In the 1990s you could not move for stories about the death of feminism, the lack of politics in younger women and indeed the political disengagement of youth as a whole. Now though the media are busy suggesting that our social movement is in fact enjoying a third or even fourth wave; the precise number seems to change almost monthly. When it is commented on, this new visible resurgence of feminist activism is often attached particularly to younger women, furthering a generational narrative that tends to position older and younger women as opponents on a battlefield of feminist theory. This linear and simplistic explanation of the progress of feminism as a social movement suggests that across the Western world at least, feminism has moved from a recognisable first wave in the 1800s and 1900s, through to a second wave from the late 1960s into the 1980s and now, perhaps, a third wave appearing since the 1990s and arising ‘out of a critique of the second wave’.
In this chapter, I shall bring in the voices of feminist activists involved in the British Women’s Liberation Movement (WLM) and outline how they themselves understand the third wave. In 2012 I interviewed and surveyed over one hundred activists of many different backgrounds, based all over England, UK. The research was cross-generational, the respondents were from all different age groups, from teens to sixties. For many of these activists, the term ‘third wave’ freights particular political ideologies, and is not used simply as a generational referent or chronological marker point. Radical feminists, in particular, voice strong opposition to the term, and refuse deterministic classification as third wave merely because of their age or because they are currently active in this latest resurgence of feminism. Several of the radical feminists I spoke to were aged in their twenties and thirties, technically they could be viewed as a ‘new generation’ of activists, as some of these third fourth or whatever wave of feminists, yet their feminism had more in common with the theory and activism associated with the second wave. For them, their feminism was nothing to do with their age, and everything to do with their politics.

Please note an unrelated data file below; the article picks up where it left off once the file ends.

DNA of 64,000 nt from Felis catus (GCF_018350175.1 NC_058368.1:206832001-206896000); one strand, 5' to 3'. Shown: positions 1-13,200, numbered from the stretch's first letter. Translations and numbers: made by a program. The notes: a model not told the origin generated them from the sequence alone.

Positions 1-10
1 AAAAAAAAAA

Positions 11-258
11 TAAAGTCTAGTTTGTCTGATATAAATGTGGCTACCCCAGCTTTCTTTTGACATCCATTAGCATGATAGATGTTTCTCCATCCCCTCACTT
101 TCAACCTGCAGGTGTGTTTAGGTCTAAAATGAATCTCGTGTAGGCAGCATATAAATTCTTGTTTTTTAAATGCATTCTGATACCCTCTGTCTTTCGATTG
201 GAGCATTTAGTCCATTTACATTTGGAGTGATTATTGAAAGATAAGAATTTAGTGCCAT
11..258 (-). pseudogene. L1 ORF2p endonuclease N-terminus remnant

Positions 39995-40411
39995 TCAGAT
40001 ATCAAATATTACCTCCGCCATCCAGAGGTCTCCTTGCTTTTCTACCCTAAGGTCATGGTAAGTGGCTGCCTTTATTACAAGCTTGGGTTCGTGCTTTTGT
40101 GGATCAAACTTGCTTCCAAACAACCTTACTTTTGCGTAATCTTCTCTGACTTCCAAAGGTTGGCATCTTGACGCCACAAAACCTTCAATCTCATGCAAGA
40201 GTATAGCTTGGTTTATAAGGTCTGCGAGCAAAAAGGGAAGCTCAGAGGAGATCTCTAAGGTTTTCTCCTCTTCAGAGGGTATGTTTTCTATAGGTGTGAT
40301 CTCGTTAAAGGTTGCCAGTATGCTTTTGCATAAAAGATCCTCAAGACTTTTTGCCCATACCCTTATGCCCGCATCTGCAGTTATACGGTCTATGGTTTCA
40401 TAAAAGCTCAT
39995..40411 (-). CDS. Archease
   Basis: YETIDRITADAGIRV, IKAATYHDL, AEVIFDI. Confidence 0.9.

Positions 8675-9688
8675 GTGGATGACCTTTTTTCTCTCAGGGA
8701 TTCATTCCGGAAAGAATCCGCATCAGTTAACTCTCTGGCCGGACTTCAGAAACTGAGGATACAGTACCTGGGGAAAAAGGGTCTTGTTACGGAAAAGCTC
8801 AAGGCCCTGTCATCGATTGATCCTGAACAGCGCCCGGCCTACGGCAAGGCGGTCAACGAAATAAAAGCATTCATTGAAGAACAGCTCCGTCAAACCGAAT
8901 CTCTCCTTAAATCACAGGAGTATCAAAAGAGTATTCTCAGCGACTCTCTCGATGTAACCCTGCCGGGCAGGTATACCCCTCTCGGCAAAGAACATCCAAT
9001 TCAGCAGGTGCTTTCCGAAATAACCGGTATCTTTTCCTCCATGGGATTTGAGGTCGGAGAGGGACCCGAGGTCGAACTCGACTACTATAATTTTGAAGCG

I shall thus argue that the label of third wave should not be casually and simplistically applied to contemporary feminists, that the label is distinctly ideological and often wedded to several features which are antithetical to radical feminism, namely: the erasure of women-only space and a pro-sex industry and pro-pornography stance.
Mackay, F. (2015). Political not generational: Getting real about the Second Wave. In M. Kiraly, & M. Tyler (Eds.), Freedom Fallacy: The Limits of Liberal Feminism. Victoria, Australia: Connor Court Press